“The police are still there looking for clues,” Thomas managed to say.
Teddy politely pulled on his leash saying, “You might want to cut this short, if you know what I mean.”
I wasn’t quite ready to depart. “I didn’t realize you were still here at the hotel. The chief only confined us to Half Moon Bay. You do live in Half Moon Bay, don’t you?”
Thomas nodded. “We do. We’re checking out this morning. You must drop by sometime.”
Evelyn pulled in a little breath through her nose at his invitation, but I seized upon it.
“I understand you have a beautiful home. I’d love to see it and your gardens, but I wouldn’t want to impose....”
That obviously hit a hot button with Evelyn at the mention of her gardens because she changed her attitude toward me immediately.
“Our garden is lovely.” Her pride was obvious. “Some say it’s the finest in the Society, except for Celeste Osborne’s, which, of course, is so commercial.”
I pushed for a commitment. “Would this afternoon be too soon? Just for a few minutes. I’m a little behind in my column for this week.”
“Sure,” Thomas glanced at Evelyn and they both smiled. “Shall we say three o’clock?”
“I’ll look forward to it.” I tried to interpret the knowing expressions of these enigmatic people.
We parted company and Teddy led the way to the path leading toward the beach, grateful to leave them behind.
“Must we go all the way down there, Teddy?”
“I’m glad your bark is delicate, Teddy, otherwise you’d be a naughty dog disturbing everyone.”
He looked at me with an innocent air as if to say, “I only need to disturb you to get what I need.”
I relented. “To the beach then.”
The air chilled me, but the early morning fog had almost lifted. One other couple treaded ahead of us. From the way they held hands and looked into each other’s eyes, it was obvious that they loved each other passionately.
My thoughts turned to Regina. Who had she been in love with? Whenever she was with Paul, she acted upset or serious. Was she hiding the fact that she loved him, and if so, why?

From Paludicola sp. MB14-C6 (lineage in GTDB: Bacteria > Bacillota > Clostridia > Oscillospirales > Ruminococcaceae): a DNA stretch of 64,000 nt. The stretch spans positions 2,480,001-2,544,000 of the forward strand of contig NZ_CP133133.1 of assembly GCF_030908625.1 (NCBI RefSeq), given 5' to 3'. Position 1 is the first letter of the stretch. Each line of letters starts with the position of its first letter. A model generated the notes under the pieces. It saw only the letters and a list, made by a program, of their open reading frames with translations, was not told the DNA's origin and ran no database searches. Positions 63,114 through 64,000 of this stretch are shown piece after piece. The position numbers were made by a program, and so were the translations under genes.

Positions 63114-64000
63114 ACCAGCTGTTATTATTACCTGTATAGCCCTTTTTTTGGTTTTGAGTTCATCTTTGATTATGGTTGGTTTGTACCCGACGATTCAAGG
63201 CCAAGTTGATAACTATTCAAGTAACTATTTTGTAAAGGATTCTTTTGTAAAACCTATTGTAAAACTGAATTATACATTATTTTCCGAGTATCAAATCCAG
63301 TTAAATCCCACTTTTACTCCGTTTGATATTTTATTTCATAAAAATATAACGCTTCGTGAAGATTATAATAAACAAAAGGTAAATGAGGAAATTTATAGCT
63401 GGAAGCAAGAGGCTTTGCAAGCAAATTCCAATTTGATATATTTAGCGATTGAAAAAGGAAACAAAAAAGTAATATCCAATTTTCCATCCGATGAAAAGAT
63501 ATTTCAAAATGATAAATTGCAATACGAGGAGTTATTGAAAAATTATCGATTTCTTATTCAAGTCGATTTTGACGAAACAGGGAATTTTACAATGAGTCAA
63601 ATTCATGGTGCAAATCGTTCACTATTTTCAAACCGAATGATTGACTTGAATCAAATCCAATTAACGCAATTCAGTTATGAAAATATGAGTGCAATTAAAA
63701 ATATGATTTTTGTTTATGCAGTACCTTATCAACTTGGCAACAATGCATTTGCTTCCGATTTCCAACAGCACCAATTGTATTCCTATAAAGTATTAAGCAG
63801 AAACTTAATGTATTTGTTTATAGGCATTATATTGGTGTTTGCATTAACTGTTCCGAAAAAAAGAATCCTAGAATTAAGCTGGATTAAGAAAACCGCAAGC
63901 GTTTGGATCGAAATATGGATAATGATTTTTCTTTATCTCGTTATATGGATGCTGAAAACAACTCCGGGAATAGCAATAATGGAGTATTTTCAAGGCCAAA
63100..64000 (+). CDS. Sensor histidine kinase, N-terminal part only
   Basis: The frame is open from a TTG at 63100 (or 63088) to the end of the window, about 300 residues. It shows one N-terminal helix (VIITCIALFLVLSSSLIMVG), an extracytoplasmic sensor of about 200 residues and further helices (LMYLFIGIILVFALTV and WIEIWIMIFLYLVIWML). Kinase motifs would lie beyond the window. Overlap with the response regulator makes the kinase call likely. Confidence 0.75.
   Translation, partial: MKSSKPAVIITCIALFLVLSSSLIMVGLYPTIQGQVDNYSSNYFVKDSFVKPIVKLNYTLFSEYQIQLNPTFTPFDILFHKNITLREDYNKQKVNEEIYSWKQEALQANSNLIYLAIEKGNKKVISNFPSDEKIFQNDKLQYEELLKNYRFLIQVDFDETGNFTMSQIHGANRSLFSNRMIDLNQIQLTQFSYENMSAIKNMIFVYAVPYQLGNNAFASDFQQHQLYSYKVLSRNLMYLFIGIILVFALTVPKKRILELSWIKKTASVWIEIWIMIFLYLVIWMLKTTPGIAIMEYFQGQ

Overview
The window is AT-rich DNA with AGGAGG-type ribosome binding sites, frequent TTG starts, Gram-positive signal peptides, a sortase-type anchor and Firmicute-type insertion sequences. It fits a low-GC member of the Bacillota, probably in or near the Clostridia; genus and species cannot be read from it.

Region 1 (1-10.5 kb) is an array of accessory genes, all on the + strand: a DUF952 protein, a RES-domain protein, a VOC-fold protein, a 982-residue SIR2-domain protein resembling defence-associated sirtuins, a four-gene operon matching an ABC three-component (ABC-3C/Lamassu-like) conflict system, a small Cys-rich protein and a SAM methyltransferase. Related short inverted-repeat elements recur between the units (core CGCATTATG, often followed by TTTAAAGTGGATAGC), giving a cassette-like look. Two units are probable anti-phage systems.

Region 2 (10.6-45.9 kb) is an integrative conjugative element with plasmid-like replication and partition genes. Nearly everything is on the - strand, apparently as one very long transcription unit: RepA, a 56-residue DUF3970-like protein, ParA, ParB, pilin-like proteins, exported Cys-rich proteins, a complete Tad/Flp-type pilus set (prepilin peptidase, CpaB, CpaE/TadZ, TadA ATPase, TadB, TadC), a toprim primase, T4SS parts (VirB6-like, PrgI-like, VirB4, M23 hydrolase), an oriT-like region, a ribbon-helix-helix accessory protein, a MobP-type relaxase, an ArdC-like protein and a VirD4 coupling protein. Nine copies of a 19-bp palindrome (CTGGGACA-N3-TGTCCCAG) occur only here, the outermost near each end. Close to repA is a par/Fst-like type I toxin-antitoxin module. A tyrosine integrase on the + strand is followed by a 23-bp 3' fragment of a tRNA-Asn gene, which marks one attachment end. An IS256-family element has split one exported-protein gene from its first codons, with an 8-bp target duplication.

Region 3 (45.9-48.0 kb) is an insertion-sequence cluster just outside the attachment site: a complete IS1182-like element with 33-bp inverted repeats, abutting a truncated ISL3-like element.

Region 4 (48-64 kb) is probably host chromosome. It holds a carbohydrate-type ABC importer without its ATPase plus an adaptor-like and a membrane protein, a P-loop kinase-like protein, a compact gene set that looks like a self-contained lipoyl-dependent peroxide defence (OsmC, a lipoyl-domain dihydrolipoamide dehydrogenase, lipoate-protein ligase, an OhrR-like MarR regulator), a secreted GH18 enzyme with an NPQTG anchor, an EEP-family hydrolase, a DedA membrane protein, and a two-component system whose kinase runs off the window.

She hadn’t spoken with any other men, except for Thomas Westover and Spencer Hausman. She might have talked to Hugh Porter, but I never observed them. Then, whenever she was with Thomas, Evelyn was always there.
How would Evelyn react to The Venus Flytrap if I mentioned it?
I would definitely bring it up somehow at our meeting this afternoon.
The couple in front of us stopped at the bottom of the steps and shared an affectionate little kiss. It reminded me of how my husband used to kiss me in the same sweet way.
I shook my head and peered lovingly at my little four-legged companion who had wandered to the extent of his leash. He’d found some kelp to investigate.
He did all the things dogs do so we returned to the hotel. The crisp sea air had invigorated us both, giving new energy to me and tuckering Teddy out.
“I’m going out to talk to a few people and I won’t be back for a while. You take a good long nap until I return. I’ve left you some toys by your dish in case you get bored, okay?”
Teddy looked at me with his large brown eyes and blinked a “thank you” at me.
On my way out to see Mr. Anatolia again, Walter waved me down.
“Hello, Walter. I’m glad to see you.” We walked over toward the front door and found a private place along the wall to talk.
Walter looked around and made sure no one was listening. “Mrs. Bradley, I was driving home last night and I passed the Seaside Nursery just as a car drove away and the police arrived. Naturally, I stopped to find out what was going on.”
“Did you see the car clearly?”
“Sure did. That’s my business, remember?” He chuckled. “It was a 2000 champagne Camry.”